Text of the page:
Political intimidation works for the authoritarian right, but it doesn’t for the far-left.
As we wrote earlier this fall in The Bulwark, Democrats should be responding with empathy and aggressive recruitment to the growing spectre of political intimidation on the right. When the far-right has chosen to engage in threats of physical intimidation against members of the GOP, the Trump wing has largely been rewarded with retracted critiques and retirements.
As The Spectator World observed back in October, this kind of intimidation — physical and psychological — doesn’t work on Joe Manchin. When the far-left tried to pressure Manchin (he told the White House his family had “been the target of abuse”), they simply tore at the seams of an already-fragile big tent.
Are all of the Democrats on the far-left now?
It sure felt that way this week.
The media has been chock full of Manchin criticism, with relatively little in the way of alternative perspectives or pathways forward beyond the current apparent intra-party stalemate (Jonathan Chait, Matt Yglesias, and Ezra Klein are a few notable exceptions). So, too, was the chatter critical and despairing in blue circles on Capitol Hill — even from fellow moderate Democrats.
The disproportionate one-sidedness of this week’s conversation seems to suggest that the kind of self-righteous, pie-in-the-sky thinking that animates the online left is increasingly seeping into and molding how a substantial segment of the Democratic mainstream thinks — across the party’s leadership, base, and media allies. In many ways, it’s a mirroring of the same kind of far-left groupthink that gripped the candidates during the 2020 party primary debates. Remember when Elizabeth Warren raked John Delaney over the coals (to thundering applause) for his suggestion that Democrats are best served by running on “real solutions, not impossible promises”?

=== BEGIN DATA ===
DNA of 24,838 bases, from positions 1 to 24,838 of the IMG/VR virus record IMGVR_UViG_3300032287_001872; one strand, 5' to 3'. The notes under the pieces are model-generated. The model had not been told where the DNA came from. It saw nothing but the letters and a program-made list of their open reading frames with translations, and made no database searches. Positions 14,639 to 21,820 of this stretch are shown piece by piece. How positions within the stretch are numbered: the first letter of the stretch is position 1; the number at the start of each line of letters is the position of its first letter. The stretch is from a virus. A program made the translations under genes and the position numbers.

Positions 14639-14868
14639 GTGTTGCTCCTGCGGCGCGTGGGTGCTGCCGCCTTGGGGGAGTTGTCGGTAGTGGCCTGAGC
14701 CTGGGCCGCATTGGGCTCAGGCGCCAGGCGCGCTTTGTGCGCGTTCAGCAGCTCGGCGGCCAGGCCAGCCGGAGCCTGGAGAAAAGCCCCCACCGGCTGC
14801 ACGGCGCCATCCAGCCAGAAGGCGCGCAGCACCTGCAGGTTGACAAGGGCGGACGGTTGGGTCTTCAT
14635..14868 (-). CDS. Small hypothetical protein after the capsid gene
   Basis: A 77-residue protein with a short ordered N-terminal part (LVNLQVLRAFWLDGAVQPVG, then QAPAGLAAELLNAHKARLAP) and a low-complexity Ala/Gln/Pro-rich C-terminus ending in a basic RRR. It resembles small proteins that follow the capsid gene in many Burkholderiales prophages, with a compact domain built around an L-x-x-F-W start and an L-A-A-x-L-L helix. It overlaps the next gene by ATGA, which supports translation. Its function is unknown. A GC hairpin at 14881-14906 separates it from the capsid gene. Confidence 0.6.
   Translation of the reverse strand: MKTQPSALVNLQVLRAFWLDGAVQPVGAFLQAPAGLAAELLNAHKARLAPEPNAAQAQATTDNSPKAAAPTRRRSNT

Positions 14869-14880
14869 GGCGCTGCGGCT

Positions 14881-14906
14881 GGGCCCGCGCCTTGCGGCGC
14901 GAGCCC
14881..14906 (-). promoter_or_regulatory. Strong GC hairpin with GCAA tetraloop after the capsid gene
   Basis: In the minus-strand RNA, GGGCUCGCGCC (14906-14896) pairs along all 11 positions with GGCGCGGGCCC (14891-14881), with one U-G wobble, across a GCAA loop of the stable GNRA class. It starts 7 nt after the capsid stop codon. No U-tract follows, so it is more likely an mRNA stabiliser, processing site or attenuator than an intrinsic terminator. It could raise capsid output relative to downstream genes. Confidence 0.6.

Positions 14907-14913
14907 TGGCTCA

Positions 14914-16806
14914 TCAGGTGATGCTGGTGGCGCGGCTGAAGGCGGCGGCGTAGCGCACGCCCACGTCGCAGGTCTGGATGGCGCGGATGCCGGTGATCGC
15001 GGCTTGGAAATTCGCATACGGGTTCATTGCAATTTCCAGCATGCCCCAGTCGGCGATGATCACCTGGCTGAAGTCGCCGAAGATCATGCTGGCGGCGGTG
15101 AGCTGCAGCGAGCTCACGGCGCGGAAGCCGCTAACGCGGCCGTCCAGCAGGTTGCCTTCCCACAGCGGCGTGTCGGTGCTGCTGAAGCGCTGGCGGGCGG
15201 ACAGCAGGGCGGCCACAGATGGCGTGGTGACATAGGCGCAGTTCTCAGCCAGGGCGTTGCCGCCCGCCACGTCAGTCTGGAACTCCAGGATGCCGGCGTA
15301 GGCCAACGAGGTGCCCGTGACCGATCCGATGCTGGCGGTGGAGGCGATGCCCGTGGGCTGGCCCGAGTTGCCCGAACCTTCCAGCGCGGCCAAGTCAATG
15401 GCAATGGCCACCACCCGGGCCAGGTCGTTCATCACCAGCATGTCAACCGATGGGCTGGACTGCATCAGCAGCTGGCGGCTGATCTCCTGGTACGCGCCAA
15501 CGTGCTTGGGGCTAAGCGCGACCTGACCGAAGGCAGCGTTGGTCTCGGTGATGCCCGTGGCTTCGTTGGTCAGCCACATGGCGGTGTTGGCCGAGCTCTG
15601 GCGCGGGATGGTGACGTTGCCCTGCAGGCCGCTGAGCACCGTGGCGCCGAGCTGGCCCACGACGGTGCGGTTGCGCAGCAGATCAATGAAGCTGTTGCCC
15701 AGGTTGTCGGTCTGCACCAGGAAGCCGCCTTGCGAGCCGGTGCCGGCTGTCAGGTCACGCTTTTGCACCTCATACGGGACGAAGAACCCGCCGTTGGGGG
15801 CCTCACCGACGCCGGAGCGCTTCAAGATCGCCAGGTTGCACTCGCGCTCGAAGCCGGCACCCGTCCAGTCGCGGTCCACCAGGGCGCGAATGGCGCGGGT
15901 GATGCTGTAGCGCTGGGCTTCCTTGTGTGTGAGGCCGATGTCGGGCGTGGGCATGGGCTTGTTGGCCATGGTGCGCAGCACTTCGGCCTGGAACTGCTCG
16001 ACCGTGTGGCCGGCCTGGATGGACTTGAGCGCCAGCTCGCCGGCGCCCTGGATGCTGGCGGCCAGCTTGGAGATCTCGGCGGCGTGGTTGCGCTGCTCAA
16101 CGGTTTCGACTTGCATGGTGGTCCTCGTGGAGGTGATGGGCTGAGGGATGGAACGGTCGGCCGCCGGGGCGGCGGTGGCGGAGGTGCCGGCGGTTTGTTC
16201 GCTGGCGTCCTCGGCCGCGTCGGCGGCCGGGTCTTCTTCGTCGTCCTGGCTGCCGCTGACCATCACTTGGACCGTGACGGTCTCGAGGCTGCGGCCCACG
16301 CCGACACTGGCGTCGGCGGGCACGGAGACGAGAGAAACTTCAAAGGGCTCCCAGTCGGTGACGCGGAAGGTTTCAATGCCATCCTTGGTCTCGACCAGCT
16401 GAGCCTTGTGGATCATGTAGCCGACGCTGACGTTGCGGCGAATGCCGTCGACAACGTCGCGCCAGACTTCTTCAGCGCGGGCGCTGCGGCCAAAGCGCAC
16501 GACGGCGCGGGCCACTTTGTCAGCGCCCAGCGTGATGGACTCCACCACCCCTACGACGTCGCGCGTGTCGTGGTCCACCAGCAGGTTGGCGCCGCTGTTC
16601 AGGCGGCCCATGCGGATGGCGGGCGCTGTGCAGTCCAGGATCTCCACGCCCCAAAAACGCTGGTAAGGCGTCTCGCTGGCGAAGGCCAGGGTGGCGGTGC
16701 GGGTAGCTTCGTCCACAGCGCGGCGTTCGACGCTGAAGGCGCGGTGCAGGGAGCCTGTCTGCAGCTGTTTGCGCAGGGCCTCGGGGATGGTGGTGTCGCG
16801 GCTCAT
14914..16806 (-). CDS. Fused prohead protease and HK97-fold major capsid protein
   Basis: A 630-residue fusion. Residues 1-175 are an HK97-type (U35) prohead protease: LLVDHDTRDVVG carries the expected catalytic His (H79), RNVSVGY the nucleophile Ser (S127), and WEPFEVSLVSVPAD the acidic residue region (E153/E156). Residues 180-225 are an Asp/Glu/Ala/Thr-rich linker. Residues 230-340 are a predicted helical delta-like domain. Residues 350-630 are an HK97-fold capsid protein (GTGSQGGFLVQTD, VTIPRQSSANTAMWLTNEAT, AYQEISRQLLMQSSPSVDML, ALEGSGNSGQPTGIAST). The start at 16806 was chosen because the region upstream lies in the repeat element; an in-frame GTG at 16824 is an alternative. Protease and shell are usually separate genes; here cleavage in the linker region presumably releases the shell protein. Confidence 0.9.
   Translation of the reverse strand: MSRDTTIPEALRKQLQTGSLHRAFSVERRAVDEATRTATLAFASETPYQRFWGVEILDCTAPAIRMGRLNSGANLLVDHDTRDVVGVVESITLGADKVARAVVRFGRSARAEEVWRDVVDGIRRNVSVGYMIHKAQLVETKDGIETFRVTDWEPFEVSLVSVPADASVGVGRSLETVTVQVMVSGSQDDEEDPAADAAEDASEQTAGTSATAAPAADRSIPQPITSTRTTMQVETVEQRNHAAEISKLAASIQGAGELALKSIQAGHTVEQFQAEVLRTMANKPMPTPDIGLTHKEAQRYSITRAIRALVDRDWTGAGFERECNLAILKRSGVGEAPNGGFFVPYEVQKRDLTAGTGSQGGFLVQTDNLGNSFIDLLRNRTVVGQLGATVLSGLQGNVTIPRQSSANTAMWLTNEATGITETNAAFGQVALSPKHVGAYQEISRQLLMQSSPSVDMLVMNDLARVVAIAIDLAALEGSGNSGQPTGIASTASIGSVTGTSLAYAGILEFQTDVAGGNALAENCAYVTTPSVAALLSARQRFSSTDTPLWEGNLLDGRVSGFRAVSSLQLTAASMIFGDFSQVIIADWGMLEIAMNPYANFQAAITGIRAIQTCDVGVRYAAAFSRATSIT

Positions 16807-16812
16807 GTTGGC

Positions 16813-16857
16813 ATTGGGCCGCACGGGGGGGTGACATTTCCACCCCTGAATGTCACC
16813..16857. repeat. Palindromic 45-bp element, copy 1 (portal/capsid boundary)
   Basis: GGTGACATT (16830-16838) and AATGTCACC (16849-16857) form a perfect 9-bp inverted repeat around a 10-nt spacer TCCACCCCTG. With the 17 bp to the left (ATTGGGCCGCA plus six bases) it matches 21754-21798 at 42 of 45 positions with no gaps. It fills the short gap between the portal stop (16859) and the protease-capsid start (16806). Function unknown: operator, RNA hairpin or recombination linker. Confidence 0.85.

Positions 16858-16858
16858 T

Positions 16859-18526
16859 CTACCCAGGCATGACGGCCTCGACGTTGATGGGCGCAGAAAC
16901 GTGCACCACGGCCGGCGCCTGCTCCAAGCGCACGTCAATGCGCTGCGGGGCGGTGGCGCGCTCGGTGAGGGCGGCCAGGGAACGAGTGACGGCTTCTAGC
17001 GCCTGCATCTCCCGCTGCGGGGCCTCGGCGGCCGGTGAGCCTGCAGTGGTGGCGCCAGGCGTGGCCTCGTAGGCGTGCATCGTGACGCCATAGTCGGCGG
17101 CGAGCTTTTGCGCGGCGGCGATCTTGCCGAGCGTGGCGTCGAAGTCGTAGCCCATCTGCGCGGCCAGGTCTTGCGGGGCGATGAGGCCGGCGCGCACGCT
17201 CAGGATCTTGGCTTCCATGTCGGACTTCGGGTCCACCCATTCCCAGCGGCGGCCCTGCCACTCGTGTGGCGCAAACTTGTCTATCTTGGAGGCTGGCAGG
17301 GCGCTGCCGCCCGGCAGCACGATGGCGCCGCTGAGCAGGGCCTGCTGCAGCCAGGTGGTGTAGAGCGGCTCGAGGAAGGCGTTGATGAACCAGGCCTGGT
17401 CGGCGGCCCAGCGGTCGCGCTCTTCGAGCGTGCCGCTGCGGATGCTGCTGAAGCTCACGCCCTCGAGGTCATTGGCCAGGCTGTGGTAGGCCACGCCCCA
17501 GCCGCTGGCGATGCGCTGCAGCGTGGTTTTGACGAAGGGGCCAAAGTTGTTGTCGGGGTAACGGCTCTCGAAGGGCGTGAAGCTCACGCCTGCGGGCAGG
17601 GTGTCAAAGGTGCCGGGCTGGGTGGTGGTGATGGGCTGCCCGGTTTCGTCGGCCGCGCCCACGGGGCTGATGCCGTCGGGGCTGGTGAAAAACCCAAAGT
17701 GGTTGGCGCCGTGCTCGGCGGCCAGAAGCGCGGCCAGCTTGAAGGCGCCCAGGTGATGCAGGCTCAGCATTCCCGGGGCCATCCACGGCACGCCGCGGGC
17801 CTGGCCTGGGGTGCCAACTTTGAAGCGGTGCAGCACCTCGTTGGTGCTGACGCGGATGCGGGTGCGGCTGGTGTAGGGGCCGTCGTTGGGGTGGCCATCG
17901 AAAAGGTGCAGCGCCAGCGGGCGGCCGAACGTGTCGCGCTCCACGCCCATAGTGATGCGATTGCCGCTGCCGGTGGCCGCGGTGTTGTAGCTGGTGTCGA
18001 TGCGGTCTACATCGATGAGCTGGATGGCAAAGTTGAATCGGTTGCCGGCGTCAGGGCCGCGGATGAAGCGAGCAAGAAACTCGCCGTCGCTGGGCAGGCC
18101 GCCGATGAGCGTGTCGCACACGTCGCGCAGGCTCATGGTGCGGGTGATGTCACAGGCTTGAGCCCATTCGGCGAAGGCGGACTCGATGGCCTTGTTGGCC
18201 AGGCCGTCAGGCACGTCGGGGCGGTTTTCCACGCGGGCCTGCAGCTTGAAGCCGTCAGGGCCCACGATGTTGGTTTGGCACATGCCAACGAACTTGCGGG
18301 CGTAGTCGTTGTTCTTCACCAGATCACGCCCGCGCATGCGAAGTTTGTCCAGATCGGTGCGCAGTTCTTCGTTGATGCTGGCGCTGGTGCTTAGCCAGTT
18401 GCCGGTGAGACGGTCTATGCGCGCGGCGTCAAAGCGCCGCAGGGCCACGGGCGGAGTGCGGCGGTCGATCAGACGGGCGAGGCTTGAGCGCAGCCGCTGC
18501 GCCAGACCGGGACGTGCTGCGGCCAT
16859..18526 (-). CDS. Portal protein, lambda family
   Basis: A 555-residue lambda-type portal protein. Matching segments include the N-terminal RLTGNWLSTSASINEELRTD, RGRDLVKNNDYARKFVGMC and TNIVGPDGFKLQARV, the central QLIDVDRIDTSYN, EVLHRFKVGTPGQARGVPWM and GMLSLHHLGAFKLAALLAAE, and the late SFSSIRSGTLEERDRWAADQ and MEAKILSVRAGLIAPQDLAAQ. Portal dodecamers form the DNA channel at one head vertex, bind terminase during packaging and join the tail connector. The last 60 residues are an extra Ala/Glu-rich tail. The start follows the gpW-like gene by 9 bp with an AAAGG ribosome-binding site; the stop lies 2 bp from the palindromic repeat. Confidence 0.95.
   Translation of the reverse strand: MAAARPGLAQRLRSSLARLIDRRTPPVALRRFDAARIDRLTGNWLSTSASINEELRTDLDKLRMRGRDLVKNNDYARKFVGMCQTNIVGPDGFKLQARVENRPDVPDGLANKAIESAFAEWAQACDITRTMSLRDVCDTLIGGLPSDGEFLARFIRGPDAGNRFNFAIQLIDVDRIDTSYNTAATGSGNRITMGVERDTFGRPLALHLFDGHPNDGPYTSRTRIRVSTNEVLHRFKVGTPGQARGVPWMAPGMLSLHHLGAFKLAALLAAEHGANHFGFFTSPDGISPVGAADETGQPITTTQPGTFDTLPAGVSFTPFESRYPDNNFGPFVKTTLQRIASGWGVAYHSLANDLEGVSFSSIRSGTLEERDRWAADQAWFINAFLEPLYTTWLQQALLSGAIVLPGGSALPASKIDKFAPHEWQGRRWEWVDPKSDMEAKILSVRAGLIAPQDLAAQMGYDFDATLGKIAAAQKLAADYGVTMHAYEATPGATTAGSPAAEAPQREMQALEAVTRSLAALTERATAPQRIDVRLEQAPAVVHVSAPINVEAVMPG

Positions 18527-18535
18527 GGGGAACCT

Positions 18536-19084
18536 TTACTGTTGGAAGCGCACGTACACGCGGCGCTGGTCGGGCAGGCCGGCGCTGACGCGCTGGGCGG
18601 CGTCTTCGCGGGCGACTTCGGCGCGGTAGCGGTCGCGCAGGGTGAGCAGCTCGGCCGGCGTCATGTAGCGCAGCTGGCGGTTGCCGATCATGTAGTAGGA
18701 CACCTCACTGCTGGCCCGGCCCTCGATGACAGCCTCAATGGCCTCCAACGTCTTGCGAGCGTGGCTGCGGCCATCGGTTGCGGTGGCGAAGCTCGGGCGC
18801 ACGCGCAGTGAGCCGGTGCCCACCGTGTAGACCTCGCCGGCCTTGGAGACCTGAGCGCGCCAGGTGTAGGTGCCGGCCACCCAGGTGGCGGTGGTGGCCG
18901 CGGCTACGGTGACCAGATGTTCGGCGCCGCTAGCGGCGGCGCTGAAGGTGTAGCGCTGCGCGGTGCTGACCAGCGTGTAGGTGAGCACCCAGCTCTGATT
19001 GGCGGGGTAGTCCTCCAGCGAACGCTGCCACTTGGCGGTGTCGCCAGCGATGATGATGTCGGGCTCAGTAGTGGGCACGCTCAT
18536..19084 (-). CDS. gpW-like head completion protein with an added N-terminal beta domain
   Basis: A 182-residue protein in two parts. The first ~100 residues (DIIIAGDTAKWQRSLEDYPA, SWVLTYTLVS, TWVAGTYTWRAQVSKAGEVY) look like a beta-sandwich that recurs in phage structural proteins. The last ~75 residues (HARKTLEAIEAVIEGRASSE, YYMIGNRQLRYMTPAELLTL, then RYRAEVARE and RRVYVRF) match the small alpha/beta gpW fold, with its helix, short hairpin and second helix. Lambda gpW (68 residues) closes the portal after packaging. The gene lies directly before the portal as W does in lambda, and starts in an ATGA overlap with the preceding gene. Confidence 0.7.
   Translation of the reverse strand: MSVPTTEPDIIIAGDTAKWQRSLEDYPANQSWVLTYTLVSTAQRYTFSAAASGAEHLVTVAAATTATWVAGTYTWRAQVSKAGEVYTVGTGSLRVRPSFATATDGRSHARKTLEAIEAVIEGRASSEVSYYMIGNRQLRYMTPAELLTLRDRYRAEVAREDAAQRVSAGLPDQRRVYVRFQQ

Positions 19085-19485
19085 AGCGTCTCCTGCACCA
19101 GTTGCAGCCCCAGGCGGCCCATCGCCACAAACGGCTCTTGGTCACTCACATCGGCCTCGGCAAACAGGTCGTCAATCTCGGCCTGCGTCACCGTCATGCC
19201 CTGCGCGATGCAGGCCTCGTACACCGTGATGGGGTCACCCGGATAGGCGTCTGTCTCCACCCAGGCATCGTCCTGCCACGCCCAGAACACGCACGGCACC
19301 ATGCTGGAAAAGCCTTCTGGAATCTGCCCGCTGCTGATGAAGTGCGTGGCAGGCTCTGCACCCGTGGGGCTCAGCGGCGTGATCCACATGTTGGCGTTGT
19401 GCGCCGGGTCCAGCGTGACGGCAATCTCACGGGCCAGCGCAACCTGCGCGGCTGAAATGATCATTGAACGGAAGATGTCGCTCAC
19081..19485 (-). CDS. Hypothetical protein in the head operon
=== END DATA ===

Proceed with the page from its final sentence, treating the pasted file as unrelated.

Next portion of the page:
Warren’s leftist nihilism — “I don’t understand why someone goes to all the trouble of running for President of the United States just to talk about what we can’t do” — eloquently forecast Democrats’ 2022 predicament, where the left can plainly state not only disinterest in reality, but disdain for it.
Democrats from deep-blue strongholds must remember that many of the policies and assumptions they take for granted are, in fact, controversial or downright unpopular with large and critical constituencies across the country.
That the party has lost its focus and allowed this moment to be construed as “Manchin vs. the Democrats” instead of “big-tent Democrats vs. the increasingly authoritarian GOP” is telling of its approach to this perilous moment. Instead of Mitch McConnell trying to recruit moderate Democrats to his team, it’s time for Democrats to roll up their sleeves and start working over moderate Republicans — and their constituents.